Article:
Voice over WLAN Still a Joke Thats Not Funny

At the VON Europe show in London, columnist Guy Kewney finds that when it comes to real-time voice service, the technology has a long way to go.

Voice over wireless LAN? Not this year. Or so was my experience this week at Jeff Pulvers VON Europe show here in London.

It just so happened that before the show opened, I was on an assignment to test voice-over-IP (VOIP) telephony. So, I was pretty glad of the expertise Id find at the event.

Boy, was I disappointed!

The technology for doing VOIP is established, pretty stable and in use. According to Sonus, roughly 10 percent of the worlds wired phone networks are switched by IP switches—and a lot of those are owned by Sonus, of course.

But watching people trying to do voice over WLAN in London, youd never have guessed.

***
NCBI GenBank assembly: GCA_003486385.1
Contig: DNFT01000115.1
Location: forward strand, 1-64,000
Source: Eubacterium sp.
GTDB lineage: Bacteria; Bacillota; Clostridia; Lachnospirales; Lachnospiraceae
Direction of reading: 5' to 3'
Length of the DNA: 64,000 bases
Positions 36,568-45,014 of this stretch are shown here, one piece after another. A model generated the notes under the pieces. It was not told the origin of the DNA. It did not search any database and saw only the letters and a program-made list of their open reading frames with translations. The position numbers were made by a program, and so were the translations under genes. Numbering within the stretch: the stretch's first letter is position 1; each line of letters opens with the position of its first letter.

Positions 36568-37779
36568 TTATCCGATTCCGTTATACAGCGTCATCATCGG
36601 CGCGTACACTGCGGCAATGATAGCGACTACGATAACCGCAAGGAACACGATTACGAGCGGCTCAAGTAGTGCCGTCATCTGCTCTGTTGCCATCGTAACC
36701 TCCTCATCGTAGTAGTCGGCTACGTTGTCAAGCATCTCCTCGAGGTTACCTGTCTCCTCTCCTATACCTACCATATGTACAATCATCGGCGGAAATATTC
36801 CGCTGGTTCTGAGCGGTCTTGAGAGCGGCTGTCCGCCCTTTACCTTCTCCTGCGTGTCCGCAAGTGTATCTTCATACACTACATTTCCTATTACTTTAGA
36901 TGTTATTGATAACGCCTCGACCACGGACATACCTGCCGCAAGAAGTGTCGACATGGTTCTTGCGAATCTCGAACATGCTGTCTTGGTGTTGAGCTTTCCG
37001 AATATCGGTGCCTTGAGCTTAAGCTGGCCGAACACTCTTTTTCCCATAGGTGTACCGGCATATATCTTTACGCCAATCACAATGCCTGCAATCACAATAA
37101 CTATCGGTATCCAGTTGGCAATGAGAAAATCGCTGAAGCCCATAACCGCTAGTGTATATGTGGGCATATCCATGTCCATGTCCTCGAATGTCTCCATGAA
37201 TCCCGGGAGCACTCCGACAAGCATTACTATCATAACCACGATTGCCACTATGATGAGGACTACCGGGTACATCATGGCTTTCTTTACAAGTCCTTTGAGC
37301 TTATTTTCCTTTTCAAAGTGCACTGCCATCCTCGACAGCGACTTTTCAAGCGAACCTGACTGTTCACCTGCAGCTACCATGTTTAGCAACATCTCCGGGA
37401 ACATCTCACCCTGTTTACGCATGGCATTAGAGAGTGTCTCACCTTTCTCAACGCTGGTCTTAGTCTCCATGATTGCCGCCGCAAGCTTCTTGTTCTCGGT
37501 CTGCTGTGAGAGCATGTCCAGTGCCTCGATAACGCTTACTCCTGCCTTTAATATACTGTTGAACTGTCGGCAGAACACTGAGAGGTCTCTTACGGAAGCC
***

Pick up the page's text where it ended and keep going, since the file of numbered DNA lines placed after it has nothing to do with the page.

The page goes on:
I was trying to install the software from a new SIP provider—and failing. The companys offering is brilliant: Like U.S. startup StanaPhone, which claims to be the first to do this, Gossiptel offers free land numbers so that incoming calls are charged at local rates, and it has number presence around the world. And I simply couldnt make it work.

VON Europe, of course, had WLAN coverage. "You should be here; you could get online and I could debug it for you," suggested the Gossiptel support guy. I was there; I went around to find him, and we spent a dispiriting half-hour failing.

The best result we got was that just once, I heard his voice with a delay of about 15 seconds, saying "You just have to speak up!"—which was part of a 20-second burst of speech from him. The rest was lost.

It wasnt his fault. I subsequently tried to set up Free World Dialup, which happens to be Pulvers favourite—it is said!—and got no further.

At least I was able to register. When I tried StanaPhone, it accepted my registration, but some days later, Im still waiting for that magic e-mail that tells me how to log in and use it.

Next Page: Most Wi-Fi gear simply wont stand up to serious voice carriage.